Every state, and most courts, have specific laws and procedures for post-judgment discovery, and this article discusses how post-judgment discovery is done in the state of Texas.
One of many judgment-related articles: I am not a lawyer, and this article is my opinion based on my experience in California, please consult with a lawyer if you need legal advice.
In Texas, post-judgment discovery is what most other states consider a judgment debtor exam. Most states allow judgment creditors to ask their judgment debtors questions, to help them attempt to get information to collect their judgment. A question and answer session takes place in the courtroom, with the defendant under oath. The judgment creditor or the creditor’s attorney asks the defendant about their financial situation and assets.
The questions usually focus on bank account information, including accounts numbers and balances, real estate ownership, and even the amount of money in the defendant’s wallet at the time of questioning. It can be an effective way to motivate the judgment debtor to enter a payment agreement with the judgment creditor.
In Texas, there is no such thing as a judgment debtor exam proceeding. Texas has a process that allows a judgment creditor to ask their judgment debtor questions about assets while under oath. In Texas, post-judgment discovery does not take place in the courtroom before a judge, at least not initially. In Texas, the debtor examination is not done in court, and is not a function of the court, unless the debtor does not show up.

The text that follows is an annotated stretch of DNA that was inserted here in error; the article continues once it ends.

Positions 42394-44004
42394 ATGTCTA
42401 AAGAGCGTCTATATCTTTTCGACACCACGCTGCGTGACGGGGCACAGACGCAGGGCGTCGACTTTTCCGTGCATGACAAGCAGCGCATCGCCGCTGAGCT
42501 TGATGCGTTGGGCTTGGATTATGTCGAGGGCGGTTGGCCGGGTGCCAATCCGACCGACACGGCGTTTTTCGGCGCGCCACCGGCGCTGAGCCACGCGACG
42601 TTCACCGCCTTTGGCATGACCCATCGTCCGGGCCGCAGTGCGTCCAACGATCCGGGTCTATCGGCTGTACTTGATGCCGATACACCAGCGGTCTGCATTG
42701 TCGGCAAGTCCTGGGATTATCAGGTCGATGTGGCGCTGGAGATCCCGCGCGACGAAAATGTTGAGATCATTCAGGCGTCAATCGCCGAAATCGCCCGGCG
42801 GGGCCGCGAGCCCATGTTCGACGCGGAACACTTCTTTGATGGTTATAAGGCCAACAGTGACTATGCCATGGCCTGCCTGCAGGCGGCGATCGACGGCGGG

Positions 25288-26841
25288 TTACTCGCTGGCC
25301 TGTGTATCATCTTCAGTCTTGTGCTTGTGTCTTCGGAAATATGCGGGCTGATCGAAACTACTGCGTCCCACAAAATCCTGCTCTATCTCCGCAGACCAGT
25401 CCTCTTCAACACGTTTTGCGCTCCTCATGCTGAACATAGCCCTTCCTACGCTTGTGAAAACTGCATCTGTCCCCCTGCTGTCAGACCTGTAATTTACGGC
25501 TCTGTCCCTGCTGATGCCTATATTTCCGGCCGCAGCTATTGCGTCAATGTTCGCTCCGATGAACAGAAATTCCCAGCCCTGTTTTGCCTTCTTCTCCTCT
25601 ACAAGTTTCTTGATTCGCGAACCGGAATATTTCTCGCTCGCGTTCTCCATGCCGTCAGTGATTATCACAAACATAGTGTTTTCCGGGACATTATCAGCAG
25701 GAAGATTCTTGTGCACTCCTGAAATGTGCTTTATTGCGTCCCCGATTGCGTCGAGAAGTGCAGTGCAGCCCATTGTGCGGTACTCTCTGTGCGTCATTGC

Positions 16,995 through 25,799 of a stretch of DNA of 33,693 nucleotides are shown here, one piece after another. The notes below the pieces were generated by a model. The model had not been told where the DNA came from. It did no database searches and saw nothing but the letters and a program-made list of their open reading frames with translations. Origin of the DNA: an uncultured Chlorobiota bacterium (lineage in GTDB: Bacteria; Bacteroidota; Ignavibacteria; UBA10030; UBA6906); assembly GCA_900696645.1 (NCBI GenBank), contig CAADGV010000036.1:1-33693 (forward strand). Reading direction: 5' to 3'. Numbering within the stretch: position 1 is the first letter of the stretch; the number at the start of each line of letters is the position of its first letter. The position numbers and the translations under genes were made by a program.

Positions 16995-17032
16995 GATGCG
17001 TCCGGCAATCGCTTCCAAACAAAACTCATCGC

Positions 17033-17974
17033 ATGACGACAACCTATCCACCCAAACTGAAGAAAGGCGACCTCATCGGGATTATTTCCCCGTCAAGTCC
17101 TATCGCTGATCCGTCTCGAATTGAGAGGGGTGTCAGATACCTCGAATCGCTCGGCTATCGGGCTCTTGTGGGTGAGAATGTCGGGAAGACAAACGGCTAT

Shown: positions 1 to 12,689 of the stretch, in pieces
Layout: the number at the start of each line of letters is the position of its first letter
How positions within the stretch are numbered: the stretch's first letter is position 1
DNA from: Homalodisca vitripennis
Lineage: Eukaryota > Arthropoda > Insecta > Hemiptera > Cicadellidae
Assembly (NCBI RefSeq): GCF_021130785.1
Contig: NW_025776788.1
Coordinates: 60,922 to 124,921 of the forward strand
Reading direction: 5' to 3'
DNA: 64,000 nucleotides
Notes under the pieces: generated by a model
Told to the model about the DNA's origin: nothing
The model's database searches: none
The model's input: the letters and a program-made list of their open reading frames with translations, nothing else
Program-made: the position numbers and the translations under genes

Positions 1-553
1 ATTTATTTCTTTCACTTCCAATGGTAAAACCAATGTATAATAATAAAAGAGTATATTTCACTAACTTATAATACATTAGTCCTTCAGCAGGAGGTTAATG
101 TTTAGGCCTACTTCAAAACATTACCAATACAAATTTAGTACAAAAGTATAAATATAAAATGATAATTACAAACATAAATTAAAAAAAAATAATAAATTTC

There are several different discovery tools, and the two most effective are written interrogatories in aid of judgment; and the notice of deposition with subpoena duces tecum.
The goals of these two tools are to find information about the judgment debtor; including finding out where a debtor’s money comes from, where the debtor keeps their money, how a debtor spends their money, and what real estate and personal property the debtor owns.
Written interrogatories in aid of a judgment are a set of written questions that the judgment creditor prepares and mails to the judgment debtor.
The purpose of the questions are to collect information about the debtor’s financial situation. The goal is finding nonexempt debtor assets that can be seized, and then sold by Sheriff auction to pay the judgment. The judgment creditor can ask any question that may lead to the discovery of nonexempt assets.
The debtor must answer the questions in writing, under oath, within 30 days of receiving the creditor’s interrogatories. Failing to reply within the time limit puts the judgment debtor in a position where the court may order answers. Continuing to refuse the answers after a court order, can sometimes result in the judgment debtor being jailed for contempt of court, but only if the Sheriff puts a priority an civil bench warrants.
A notice of deposition with a subpoena duces tecum takes place outside the courtroom. The judgment debtor must be examined under oath, and a court reporter records the entire session. The notice of deposition is a written notification sent to the debtor indicating the date and time of the deposition.